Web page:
Tuesday, December 9, 2008

Eating in Hong Kong - Ranking the Dinners

So, nine nights in Hong Kong. Nine dinners, six ranked – we excluded the one home-cooked meal, and the meal we got in on the first night we arrived. We also decided to not include the one night where we didn't go out for Chinese food – a yummy Sushi dinner that we just don't know where to rank. (Oh, and 'night' is a relative term, of course, because for many of these meals our stomachs still thought it was mid-day the next day, or maybe the day before).
And one thing to make clear right off the bat: all of these were good meals. Helen's family was scoping these places out actively for weeks before we got there, making use of years of eating out in Hong Kong. This is not an easy list to get onto!

So, here we go:

The Pacific Club. Kowloon/Tsim Sha Tsui.
Rankings: Helen:1, Noah:1

What to say? Everything here was really, really good. IIRC, this was our third night. A banquet-style meal, with a steamed fish and duck. Overall, a really high level. In some ways it's a shame to rank this at the top, as it was the most western-influenced place we went (the food was Chinese, but the place had an old English men's club feel to it). But this is a food ranking, and everything here was good. They even had good desserts! And although Helen found the presence of pickled shallots on the table as pretty typical, I thought they were great. Pickled shallots – who'd have thought?

Seafood Place. New Territories/Sai Kung.
Rankings: H:2, N:2.

This place was a lot of fun. A TON of seafood. A more festive atmosphere, perhaps, than the full-on-family dinner of the Pacific Club. Two steamed fish, along with a ton of other kinds of seafood. (And a tofu dish, for some reason – perhaps there was a vegetarian there?). In the states, we debate about how to tell if fish is fresh. Looks grey? Smells fishy? In Hong Kong, deciding if something is fresh or not is much more straightforward: fresh=living.

Rice Pot place. New Territories/Tai Po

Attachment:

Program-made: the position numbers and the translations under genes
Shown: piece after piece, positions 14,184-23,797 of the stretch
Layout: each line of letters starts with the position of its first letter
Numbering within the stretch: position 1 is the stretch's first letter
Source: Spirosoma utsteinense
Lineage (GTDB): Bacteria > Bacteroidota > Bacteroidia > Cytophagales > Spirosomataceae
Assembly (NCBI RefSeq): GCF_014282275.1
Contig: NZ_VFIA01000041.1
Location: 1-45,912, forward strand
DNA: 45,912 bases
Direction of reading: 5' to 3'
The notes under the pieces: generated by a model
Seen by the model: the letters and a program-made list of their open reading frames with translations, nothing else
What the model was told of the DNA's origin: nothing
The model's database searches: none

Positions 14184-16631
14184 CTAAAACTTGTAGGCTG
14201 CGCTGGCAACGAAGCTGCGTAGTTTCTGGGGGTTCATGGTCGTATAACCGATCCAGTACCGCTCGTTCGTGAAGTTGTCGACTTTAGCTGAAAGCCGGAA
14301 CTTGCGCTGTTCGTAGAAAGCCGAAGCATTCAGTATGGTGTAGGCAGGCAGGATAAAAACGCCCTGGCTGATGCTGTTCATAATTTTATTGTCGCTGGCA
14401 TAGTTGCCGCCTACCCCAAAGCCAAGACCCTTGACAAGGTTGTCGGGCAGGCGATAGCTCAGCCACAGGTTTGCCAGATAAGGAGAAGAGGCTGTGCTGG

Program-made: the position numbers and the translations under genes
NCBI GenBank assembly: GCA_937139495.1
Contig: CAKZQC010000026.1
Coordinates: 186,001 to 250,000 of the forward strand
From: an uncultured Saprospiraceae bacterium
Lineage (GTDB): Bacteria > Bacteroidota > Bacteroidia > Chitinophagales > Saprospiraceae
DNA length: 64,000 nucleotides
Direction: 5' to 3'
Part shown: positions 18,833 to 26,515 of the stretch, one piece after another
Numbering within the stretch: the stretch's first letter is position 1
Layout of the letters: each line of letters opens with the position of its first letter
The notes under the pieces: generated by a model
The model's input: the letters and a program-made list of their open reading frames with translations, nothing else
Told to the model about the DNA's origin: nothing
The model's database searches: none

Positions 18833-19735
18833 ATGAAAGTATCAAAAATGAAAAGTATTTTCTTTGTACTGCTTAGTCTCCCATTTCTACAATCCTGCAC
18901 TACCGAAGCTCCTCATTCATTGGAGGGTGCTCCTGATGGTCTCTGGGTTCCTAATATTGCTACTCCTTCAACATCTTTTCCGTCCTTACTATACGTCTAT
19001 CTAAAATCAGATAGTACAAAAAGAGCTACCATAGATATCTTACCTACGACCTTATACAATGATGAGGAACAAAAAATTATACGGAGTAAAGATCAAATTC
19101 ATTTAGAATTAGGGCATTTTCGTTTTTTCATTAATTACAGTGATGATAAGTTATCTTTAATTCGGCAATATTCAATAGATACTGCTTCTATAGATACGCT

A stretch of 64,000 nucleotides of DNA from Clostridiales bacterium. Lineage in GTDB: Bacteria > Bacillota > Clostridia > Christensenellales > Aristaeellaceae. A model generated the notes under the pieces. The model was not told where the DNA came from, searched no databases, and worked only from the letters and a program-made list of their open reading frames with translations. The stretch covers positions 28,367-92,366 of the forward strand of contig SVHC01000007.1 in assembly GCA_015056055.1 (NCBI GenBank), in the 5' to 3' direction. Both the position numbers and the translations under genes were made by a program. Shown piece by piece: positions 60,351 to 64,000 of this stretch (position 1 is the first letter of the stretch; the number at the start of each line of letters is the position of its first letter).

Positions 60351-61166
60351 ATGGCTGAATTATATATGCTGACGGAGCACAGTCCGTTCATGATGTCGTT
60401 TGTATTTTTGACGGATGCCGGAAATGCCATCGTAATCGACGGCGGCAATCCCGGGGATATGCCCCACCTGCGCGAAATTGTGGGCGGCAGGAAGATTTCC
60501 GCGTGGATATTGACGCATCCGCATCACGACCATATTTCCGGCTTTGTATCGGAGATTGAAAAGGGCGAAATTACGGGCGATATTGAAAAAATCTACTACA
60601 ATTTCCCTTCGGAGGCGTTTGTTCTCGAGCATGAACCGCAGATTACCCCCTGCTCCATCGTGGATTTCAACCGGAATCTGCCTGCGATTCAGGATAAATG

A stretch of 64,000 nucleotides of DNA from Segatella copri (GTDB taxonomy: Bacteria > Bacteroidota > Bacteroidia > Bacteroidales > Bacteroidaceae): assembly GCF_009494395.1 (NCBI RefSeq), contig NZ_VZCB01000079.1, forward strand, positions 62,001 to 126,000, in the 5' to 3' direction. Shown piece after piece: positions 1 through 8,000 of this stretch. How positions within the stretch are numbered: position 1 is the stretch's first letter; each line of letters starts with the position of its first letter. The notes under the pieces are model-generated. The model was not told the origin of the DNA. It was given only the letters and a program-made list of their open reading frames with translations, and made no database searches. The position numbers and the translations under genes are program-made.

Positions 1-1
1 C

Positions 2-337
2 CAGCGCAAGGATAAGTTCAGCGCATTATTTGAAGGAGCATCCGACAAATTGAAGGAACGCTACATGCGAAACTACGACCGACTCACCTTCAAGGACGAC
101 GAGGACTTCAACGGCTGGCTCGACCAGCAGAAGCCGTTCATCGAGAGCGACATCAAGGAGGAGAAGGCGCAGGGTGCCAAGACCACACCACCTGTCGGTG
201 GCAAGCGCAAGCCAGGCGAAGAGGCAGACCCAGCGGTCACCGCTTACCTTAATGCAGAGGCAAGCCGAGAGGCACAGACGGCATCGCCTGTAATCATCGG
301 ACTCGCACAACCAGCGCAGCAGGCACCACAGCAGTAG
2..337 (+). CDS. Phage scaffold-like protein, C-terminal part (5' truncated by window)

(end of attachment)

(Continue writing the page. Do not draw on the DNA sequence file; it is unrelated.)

Rankings: H:3, N:4

Here, we're getting into the more obscure HK places. While Sai Kung is a touristy region with a big ex-pat community, this was just a local restaurant. No Way I would have found this place had I come on my own. It looked pretty obscure, just a corner place in the New Territories. We ordered a variety of things, but the best were the rice pots, super hot clay pots with rice and a choice of meats. You pour in this non-salty soy sauce and it chars the rice, kind of like the soccarat in a paella. Huge lines. Oh, and I'd have been so SOL without Helen and her family. No pretense of having an English menu.

"Canteen A" Hot Pot: Kowloon/Lok Fu
Rankings: H:4,N:5

This was our last HK meal, at the same restaurant as our first full meal. (My understanding is "Canteen A" is Helen's family's nickname for the place, not its real name). Basically, there's a bunch of boiling broth in the middle of the table, and a bunch of meats, seafood, veggies. You take the meat/veggies in your chopsticks (!) and hold it in the broth until it's cooked. This was a good last meal, as Helen got to see more of her family. I liked it, although I'd really like to do it at a smaller table!

Din Tai Fung (Shanghai food): Kowloon/Tsim Shai Tsui.
Rankings: H:5, N:3

I ranked this higher than Helen. I really, really, really liked the dumplings. I liked the other stuff, too, but mostly I liked the dumplings. This was also the restaurant where Helen's dad suggested I eat the fish bones. This set back the 'trust Helen's family' cause quite a bit. But they did choose the place. It's not a place I would have chosen – a chain restaurant in a mall. But the rules are different there.

"Canteen A" first meal: Kowloon/Lok Fu

Rankings: H:6, N:6

Mostly, I was trying to stay awake this meal. Not doing so well. Most of the food was good –really tasty shrimp, steamed fish. There was a roast baby pig, or something like that, that was kind of fatty. But don't let the last-place finish fool you. This was still an excellent meal.

I've been craving a lot of this stuff since getting back. Not like Helen has, I'm sure, but still…
Yes, Chinese food in China is different. Hard to explain how, exactly – it's fresher, less sauce. A lot of sections on menus here – 'lo mein,' 'fried rice' – tend to get their own restaurants there. But really, it's worth a trip for the food. Preferably a trip where you can go with someone who can read the menu!

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